Like most Christian holidays, Candlemas is basically an old Pagan tradition with fancy new Jesus decals slapped on. While the holiday is officially devoted to the purification of the Virgin Mary, in practice it's the due date to throw out your Christmas tree and start thinking about Spring while watching furry critters emerge from their holes.
Germans had Candlemas traditions similar to Groundhog Day--except they used hedgehogs--and when they immigrated to America they tossed out all the religious parts of Candlemas, keeping only the fun "waiting around a varmint-hole and drinking" stuff. The groundhog was chosen since it hibernated in the winter, sort of looked like a hedgehog--which aren't native to North America--and presumably because too many people got eaten when they tried it with bears.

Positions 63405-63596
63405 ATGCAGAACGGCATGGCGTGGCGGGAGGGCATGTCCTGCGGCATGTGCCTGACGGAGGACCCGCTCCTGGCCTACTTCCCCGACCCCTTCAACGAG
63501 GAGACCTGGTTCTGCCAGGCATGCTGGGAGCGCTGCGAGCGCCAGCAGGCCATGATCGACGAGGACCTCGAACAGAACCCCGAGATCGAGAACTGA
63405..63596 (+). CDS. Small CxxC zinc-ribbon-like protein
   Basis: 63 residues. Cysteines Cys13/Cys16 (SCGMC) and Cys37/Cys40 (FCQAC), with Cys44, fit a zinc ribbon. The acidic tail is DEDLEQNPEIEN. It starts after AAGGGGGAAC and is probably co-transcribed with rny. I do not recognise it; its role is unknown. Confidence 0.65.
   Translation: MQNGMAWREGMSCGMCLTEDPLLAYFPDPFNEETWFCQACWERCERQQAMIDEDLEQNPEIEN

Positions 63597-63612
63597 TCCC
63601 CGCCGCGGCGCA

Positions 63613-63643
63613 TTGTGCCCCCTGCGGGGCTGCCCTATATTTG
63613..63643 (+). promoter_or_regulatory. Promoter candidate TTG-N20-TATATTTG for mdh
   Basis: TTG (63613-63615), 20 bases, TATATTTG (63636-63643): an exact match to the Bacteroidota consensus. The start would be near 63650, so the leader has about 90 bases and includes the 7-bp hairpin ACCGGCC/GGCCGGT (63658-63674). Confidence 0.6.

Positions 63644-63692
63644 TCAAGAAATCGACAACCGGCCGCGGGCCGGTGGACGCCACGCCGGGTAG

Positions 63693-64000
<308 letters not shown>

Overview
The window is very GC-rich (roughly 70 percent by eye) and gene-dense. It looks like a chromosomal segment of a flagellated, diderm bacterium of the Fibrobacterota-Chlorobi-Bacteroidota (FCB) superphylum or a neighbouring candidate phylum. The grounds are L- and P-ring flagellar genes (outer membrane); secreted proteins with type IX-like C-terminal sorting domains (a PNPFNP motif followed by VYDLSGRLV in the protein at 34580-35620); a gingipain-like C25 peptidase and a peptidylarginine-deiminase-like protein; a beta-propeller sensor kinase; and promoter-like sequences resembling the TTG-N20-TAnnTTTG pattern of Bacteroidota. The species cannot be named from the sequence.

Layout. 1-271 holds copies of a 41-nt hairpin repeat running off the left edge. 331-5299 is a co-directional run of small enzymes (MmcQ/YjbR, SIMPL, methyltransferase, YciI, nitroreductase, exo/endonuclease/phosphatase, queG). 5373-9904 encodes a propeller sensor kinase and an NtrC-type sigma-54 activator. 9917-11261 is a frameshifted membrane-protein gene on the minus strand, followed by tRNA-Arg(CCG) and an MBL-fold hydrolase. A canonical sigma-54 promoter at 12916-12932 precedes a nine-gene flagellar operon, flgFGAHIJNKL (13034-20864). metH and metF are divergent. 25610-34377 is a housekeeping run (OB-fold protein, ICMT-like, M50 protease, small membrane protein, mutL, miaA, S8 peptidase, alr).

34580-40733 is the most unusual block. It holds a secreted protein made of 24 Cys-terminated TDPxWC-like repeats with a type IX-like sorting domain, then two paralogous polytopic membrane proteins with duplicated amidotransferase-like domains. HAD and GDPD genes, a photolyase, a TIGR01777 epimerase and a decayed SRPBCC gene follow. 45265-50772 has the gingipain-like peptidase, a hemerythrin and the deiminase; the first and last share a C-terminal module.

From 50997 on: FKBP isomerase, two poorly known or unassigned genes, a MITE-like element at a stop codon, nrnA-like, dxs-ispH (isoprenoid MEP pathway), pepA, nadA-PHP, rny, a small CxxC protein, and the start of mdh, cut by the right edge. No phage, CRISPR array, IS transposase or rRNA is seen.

But why does the groundhog seeing its shadow and returning to its burrow mean six more weeks of winter? Well there's actually some meteorological truth to it. A winter day sunny enough to allow a rodent to see his shadow is likely to be colder than average since cloud cover actually insulates the earth. In other words, there's nothing mystical going on here, Mr. Groundhog just went back inside because he was freezing his furry little ass off, and if it's still too cold for him there's probably more winter coming.
That, and there's a town in Pennsylvania that really, really needs the tourist dollars.